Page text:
This week's Community Column is written by Argyll and Bute MP Brendan O'Hara.

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The death of George Floyd has unleashed protests that have spread far beyond Minneapolis – again exposing the deep racial divide in US society.

America has struggled to accept that “the land of the free” became powerful and wealthy on the backs of millions of people stolen from Africa and enslaved.

Today, 150 years after slavery was abolished, the United States has still not dealt with the legacy of its shameful past, with black Americans, although accounting for around 12 per cent of the population, making up a quarter of the nation’s poorest people.

Facing discrimination at work, in education, in access to justice and in their treatment by law enforcement agencies, as well as living under a President who panders to the far right, it’s little wonder the Black Lives Matter movement finally took to the streets.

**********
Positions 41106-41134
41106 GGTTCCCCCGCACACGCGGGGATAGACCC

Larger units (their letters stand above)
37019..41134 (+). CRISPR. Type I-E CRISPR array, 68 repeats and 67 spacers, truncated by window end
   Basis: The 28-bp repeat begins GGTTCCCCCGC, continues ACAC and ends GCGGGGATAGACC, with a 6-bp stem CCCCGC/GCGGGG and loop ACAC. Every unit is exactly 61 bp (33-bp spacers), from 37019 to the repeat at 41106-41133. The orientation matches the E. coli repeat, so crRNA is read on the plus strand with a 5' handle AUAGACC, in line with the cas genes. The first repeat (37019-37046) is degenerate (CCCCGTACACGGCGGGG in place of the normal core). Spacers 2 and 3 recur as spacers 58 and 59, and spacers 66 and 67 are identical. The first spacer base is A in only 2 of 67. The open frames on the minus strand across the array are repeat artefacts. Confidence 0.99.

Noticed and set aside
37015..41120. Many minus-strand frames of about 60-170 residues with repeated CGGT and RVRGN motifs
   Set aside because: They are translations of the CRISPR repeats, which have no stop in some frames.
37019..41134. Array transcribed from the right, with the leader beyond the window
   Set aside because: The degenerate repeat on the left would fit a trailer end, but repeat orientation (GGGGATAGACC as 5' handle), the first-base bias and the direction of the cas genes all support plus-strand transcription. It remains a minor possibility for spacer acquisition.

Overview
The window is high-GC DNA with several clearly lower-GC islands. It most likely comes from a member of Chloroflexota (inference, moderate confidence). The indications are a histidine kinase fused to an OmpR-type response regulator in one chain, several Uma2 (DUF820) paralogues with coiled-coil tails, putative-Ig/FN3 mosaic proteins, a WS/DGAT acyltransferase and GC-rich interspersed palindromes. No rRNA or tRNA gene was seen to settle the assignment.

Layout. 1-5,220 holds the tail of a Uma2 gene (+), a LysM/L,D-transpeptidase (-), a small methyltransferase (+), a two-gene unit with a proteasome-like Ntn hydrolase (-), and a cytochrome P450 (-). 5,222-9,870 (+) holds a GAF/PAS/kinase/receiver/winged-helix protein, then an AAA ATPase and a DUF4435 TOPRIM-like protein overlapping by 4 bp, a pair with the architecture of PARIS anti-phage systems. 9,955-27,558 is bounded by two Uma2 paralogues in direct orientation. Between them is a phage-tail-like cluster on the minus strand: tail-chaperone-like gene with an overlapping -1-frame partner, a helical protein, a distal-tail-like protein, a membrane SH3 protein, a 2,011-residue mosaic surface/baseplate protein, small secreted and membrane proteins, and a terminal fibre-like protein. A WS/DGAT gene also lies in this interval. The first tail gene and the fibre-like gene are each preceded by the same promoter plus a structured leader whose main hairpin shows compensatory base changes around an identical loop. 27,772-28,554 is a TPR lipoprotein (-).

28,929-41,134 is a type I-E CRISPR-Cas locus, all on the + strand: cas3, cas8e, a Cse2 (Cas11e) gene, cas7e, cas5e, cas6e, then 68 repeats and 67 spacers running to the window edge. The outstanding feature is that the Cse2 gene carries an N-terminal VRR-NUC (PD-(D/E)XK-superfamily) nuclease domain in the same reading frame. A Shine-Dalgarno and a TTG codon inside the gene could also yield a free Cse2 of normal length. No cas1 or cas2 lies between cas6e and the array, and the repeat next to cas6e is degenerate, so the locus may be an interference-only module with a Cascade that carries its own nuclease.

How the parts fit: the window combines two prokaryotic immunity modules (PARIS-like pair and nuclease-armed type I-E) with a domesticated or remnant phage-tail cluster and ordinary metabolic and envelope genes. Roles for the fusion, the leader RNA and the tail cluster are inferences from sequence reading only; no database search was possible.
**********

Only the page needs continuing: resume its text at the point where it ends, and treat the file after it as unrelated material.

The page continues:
READ MORE: 'We were victims of racism growing up in Helensburgh – now it's time for Scotland to change'

But not just in America. Across the world, people have protested, not just George Floyd’s murder, but also the role others played in the evil slave trade.

Undoubtedly, Scotland profited from the enslavement of African people on sugar and tobacco plantations in America and the Caribbean.

By 1820, almost one third of plantations and slaves in Jamaica were owned by Scots. And a quick wander round Glasgow city centre serves to remind just how profitable it was.

I remember at school being taught about Glasgow’s Tobacco Lords and how their entrepreneurial spirit was something to be proud of. Rarely, if ever, were their methods called into question.

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Likewise, I recall learning about the astonishing quantities of sugar landed in Greenock. But there was more analysis about what it did to the dental health of Scots than about the enslaved people forced to produce it.

That’s why I have written to education secretary John Swinney asking him to examine the petition launched by Helensburgh siblings Florence, Madeline, Juliet and Reuben Joseph, asking that the enormously positive contribution made to Scotland by BAME communities be reflected in our school curriculum.

Because we cannot change our history and we should not deny our past. We must use it to shape and guide our future.

READ MORE: Catch up with all the latest Helensburgh and Lomond news headlines here